The future is everything to a business! That's according to Patriarch Partners founder Lynn Tilton, one of the most recognizable females on Wall Street.

Most business news TV watchers know Tilton for her impeccable wardrobe and confident-sounding voice. But what has gotten lost in the pursuit of sound-bites through the years is the story that took Tilton from a nationally-ranked high school tennis player to Morgan Stanley (MS) /Goldman Sachs (GS) to buying and fixing distressed companies to fighting off the SEC.

TheStreet: 'When you go into these distressed companies, how do you turn them around?"

Lynn Tilton: "You have to look at your environment... but, most important, as I said, my main focus these days is on product and innovation. Because it used to be that restructuring a broken company was really all about the expenses and the liability side of a balance sheet...

And I used to say you have to put five fingers where the blood is flowing and drive the future with the palm of your other hand because if you just stop the blood, by the time you were finished you were drowning, because you hadn't innovated.

But never before today is innovation more important. Because, the trajectory of change is accelerated  exponentially.

So, for me, the most important thing is dreaming the future... In the end, most companies become distressed because their revenues fall.. their products are not competitive. And if i can't leapfrog where others are today, then I can't take this company into the future.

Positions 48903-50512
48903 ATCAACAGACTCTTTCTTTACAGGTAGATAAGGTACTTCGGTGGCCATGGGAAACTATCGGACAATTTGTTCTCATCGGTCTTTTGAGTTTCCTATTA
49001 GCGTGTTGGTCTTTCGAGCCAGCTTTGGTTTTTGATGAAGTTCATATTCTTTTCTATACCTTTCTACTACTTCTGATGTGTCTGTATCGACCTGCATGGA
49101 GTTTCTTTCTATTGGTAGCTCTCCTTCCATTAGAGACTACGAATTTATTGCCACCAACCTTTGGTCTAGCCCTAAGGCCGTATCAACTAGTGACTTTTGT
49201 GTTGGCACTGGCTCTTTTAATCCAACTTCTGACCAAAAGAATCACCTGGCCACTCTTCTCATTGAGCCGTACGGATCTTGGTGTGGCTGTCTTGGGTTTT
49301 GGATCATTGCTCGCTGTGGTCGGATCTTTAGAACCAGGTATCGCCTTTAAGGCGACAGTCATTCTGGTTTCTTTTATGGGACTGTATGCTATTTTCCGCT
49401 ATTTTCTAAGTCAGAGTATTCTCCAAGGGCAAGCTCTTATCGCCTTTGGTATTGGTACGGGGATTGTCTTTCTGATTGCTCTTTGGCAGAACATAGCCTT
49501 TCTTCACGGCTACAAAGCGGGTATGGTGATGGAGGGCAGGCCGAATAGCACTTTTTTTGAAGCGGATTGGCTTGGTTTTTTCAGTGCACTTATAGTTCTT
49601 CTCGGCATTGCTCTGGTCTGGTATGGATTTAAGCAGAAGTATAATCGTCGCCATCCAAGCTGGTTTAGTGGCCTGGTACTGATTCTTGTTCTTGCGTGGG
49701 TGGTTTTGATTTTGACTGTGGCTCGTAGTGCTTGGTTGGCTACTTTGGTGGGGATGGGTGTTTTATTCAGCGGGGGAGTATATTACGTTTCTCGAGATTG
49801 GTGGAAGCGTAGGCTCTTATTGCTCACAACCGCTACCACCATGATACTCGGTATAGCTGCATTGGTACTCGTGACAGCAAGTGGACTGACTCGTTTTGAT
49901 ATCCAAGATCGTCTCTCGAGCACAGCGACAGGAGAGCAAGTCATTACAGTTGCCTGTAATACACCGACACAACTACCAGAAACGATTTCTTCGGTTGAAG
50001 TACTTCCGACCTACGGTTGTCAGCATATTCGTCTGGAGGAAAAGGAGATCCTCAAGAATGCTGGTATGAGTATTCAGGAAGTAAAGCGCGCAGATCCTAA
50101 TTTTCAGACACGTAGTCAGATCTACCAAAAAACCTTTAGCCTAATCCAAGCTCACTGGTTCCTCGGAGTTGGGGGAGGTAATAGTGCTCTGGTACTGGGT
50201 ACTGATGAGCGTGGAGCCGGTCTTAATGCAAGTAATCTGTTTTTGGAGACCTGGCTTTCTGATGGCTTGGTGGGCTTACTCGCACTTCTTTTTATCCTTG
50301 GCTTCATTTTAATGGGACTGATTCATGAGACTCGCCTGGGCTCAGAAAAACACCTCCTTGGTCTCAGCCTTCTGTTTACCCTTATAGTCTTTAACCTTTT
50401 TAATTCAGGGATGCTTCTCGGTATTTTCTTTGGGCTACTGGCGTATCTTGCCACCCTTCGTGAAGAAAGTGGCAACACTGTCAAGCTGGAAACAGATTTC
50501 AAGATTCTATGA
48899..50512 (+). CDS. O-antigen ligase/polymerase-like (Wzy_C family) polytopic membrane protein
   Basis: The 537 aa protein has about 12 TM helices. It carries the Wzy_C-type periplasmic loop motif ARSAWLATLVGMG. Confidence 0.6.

..Our job is to create propensity or growth and that formula is people x plan x process x pace. That means you need the right people in the right places, nothing can replace that... 

...When I close my eyes and dream the future, what does this company look like?  

But, the innovation revolution is what will be the biggest challenge as we have continued disruptors taking market share and changing how we do business you have to see it very quickly where it is going and jump on the band wagon

I mean five years ago i bought a Tesla (TSLA)  and moved it into the showroom and took it apart piece by piece and I made a decision at that moment that I believed the autonomous car was going to be the future.

I started moving our products towards that at my automotive company.

And today our biggest products are battery trades and the future of infotainment and advanced driving. So, you have to take bets and you've got to see trends, especially if you are not going to be the major disruptor in an industry."

TheStreet: "Lynn, you took apart a Tesla?"

Lynn Tilton: "Yeah, I mean, I learned my businesses bottom up. Every business I run I have to learn part by part, piece by piece otherwise I can't dream the future.

So, you know I can take a helicopter apart too. but, that's the way I had to learn what the pieces were and where i thought things were going to drive the strategy for that company." 

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